Analyzing Stress, Discovering Cooperation: A case study of a Late Archaic sample from the Green River region of Kentucky
This is an abstract from the "Cooperative Bodies: Bioarchaeology and Non-ranked Societies" session, at the 84th annual meeting of the Society for American Archaeology.
While considerable portions of bioarchaeological work have been dedicated to examining evidence of violence and conflict, little research has been devoted to understanding collaboration in the past. Analysis of stress biomarkers, particularly that which utilizes an osteobiographical approach, provides one potential avenue for finding evidence of cooperation in prehistoric societies. The Late Archaic communities of the Green River region of Kentucky present an ideal population for a case study on collaboration in forager groups. By analyzing osteological stress markers, this examination seeks to realize the potential for using these stress biomarkers, contextualized through mortuary analysis, to better understand cooperation as a social process. By exploring experiences of stress throughout the life course of adults, researchers have the potential to see how cooperation manifests differentially even for individuals within non-ranked societies.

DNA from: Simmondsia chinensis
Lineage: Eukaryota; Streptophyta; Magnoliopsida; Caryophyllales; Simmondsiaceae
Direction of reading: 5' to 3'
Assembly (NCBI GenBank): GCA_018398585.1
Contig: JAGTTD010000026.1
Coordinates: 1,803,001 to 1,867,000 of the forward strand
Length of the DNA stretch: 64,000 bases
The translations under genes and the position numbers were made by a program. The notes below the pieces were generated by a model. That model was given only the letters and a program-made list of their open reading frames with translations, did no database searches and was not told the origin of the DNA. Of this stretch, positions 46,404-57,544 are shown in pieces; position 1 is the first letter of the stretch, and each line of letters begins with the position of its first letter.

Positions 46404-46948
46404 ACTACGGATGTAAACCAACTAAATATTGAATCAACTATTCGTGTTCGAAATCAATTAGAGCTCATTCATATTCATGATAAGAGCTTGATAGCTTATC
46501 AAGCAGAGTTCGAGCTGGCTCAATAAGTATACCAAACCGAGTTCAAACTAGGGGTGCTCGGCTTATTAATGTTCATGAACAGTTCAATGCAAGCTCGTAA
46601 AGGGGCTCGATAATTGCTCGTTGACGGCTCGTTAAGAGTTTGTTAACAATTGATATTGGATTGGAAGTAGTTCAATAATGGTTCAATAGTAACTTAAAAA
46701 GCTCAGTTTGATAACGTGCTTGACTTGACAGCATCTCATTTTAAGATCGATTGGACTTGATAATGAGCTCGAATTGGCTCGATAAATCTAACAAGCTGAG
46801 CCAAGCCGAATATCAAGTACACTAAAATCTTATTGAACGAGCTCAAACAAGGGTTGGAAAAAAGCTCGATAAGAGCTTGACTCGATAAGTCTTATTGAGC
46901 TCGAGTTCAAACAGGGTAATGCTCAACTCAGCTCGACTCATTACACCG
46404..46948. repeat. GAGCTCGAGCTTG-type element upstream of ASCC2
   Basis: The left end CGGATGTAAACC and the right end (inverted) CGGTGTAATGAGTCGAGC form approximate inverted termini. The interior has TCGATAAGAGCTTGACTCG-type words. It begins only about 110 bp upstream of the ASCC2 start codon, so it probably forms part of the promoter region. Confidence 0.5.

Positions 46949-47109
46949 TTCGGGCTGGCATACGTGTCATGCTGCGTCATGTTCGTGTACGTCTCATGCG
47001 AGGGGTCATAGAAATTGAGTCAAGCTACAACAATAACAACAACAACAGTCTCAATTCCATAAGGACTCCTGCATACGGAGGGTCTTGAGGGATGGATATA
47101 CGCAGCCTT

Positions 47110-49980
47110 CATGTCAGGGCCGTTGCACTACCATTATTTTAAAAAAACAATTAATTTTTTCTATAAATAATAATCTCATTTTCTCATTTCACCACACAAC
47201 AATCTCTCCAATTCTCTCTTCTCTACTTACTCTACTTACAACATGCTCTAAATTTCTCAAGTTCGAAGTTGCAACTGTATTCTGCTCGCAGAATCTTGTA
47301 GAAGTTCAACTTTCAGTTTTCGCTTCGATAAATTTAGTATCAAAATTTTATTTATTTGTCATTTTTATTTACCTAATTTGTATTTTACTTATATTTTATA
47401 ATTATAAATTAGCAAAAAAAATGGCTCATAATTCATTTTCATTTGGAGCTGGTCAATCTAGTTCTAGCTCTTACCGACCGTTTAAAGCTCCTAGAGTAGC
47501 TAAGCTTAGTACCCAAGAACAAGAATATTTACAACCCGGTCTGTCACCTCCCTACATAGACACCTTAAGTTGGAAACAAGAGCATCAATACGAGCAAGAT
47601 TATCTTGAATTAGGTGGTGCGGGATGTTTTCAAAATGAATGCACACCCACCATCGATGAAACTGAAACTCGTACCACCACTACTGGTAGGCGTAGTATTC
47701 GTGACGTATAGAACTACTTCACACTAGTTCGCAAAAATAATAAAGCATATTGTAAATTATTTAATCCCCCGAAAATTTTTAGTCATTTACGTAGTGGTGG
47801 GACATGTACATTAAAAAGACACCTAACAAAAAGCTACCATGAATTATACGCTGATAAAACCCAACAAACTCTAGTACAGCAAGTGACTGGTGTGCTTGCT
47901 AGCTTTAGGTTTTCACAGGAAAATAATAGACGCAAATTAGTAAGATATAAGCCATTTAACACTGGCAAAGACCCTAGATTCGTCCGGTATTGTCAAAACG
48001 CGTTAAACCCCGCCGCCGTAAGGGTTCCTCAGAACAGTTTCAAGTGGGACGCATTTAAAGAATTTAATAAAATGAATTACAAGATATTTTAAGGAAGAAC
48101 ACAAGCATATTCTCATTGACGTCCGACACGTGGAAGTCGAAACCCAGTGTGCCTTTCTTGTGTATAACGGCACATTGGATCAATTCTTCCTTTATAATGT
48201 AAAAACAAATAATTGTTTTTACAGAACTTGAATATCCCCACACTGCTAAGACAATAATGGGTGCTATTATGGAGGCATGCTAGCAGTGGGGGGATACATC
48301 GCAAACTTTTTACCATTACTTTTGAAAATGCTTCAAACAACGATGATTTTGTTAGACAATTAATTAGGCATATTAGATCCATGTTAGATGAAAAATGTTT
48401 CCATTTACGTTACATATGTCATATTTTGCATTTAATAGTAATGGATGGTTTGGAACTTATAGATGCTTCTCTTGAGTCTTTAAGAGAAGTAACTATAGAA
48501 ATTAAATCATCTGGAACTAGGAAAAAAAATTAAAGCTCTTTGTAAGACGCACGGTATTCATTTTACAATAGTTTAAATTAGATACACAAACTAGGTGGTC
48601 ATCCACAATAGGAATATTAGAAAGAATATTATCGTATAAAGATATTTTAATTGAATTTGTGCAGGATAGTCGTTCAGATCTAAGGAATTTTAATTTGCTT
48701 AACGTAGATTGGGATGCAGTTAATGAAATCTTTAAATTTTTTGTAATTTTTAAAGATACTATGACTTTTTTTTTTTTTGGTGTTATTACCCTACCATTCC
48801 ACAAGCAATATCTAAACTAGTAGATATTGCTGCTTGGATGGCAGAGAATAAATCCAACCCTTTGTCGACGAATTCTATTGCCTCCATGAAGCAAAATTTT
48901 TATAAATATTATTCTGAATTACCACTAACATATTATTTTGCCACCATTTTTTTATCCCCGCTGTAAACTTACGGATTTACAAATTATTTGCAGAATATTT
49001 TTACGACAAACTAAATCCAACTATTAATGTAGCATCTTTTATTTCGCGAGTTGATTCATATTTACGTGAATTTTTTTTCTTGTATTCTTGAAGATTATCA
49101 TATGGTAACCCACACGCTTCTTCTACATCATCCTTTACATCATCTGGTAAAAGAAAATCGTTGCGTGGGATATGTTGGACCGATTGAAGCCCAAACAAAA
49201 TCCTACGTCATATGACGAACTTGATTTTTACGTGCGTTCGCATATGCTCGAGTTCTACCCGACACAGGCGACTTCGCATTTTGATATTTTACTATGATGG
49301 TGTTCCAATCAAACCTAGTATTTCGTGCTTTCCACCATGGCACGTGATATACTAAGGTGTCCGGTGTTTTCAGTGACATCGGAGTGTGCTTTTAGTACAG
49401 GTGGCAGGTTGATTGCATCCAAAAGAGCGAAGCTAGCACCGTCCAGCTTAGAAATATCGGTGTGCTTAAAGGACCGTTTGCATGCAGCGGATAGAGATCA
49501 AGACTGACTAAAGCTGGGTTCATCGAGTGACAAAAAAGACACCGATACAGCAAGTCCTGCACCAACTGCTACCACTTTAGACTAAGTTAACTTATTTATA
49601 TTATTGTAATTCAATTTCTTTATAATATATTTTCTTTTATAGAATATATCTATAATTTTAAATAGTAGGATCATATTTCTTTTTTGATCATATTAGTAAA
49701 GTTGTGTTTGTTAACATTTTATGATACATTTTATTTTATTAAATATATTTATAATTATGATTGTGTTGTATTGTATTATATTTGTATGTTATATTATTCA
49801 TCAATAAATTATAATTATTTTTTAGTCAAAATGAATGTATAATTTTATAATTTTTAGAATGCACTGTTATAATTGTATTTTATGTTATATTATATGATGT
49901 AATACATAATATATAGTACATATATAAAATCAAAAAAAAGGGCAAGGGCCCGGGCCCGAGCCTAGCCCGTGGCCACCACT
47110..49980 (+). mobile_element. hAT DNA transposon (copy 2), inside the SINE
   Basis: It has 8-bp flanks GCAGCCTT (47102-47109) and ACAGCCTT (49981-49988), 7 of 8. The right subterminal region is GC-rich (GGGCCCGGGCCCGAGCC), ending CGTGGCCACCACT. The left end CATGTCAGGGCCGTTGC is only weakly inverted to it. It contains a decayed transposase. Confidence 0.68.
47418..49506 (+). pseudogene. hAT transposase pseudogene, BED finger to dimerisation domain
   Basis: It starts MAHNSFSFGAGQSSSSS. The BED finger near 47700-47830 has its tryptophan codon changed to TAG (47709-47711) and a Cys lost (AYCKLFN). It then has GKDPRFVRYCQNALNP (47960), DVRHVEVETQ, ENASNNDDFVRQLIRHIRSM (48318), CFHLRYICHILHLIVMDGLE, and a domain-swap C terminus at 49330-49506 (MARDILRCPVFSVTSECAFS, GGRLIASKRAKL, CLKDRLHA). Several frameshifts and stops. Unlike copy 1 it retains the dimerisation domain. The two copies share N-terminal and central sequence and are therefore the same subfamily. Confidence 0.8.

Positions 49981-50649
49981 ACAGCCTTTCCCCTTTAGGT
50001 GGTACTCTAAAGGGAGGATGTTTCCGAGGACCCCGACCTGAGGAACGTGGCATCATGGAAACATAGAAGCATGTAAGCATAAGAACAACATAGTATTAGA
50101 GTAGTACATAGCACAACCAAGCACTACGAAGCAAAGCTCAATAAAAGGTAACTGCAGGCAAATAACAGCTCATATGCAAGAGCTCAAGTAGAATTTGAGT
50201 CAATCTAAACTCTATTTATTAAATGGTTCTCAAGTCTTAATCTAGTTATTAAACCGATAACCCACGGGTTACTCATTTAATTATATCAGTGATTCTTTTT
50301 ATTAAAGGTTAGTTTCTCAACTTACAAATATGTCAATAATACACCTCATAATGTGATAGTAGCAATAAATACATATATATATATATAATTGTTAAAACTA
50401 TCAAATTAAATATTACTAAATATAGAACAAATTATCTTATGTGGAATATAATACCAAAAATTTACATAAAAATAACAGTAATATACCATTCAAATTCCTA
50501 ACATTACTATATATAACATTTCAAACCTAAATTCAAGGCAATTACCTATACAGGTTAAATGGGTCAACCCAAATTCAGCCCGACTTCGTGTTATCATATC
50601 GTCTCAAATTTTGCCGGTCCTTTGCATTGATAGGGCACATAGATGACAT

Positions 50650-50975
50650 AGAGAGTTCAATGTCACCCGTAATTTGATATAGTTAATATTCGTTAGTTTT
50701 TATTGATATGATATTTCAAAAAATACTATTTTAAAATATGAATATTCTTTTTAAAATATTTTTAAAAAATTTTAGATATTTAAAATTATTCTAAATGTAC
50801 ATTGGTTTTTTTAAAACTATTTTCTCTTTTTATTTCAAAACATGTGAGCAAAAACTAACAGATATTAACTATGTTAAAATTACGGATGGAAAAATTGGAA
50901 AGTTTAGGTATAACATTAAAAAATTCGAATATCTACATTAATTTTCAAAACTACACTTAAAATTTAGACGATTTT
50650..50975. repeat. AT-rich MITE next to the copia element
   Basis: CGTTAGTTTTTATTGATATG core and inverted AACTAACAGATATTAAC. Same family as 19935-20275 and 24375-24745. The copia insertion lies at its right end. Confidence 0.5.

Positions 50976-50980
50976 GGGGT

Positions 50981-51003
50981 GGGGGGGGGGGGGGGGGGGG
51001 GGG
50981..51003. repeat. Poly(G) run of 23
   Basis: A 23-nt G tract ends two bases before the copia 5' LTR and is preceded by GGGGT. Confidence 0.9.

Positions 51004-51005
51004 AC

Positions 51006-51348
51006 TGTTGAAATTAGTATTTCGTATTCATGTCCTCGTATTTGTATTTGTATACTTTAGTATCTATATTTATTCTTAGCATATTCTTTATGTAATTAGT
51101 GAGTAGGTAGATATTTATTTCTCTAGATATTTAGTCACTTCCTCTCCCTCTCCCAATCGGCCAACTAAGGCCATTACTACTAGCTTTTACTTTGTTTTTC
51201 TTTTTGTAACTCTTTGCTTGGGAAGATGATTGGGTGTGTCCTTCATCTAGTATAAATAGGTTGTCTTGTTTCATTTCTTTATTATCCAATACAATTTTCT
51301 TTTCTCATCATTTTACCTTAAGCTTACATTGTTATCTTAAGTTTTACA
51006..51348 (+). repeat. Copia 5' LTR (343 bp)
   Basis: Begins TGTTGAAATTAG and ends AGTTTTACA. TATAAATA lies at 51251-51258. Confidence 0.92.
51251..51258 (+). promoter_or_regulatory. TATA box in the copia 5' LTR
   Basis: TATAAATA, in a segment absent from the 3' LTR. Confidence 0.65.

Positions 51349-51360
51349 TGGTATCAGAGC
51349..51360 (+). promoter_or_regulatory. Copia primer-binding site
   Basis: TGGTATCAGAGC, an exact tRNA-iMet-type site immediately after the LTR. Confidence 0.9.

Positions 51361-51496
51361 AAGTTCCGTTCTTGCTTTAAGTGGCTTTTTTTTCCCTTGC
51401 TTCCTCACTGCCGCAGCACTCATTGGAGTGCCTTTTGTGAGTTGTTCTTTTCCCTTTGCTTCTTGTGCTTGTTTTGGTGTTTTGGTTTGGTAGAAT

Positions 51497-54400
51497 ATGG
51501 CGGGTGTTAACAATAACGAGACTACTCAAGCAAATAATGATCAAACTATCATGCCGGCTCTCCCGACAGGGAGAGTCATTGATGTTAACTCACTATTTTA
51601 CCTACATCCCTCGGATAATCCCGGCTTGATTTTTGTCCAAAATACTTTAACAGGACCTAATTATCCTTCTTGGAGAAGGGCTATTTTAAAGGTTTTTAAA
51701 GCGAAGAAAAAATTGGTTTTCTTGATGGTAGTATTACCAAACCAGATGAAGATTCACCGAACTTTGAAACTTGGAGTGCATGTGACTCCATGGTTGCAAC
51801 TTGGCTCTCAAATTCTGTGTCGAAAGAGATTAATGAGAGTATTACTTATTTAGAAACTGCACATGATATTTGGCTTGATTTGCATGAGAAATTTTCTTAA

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Analyzing Stress, Discovering Cooperation: A case study of a Late Archaic sample from the Green River region of Kentucky. Anna-Marie Casserly, Briana Moore. Presented at The 84th Annual Meeting of the Society for American Archaeology, Albuquerque, NM. 2019 ( tDAR id: 450626)
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min long: -103.975; min lat: 36.598 ; max long: -80.42; max lat: 48.922 ;
Abstract Id(s): 25985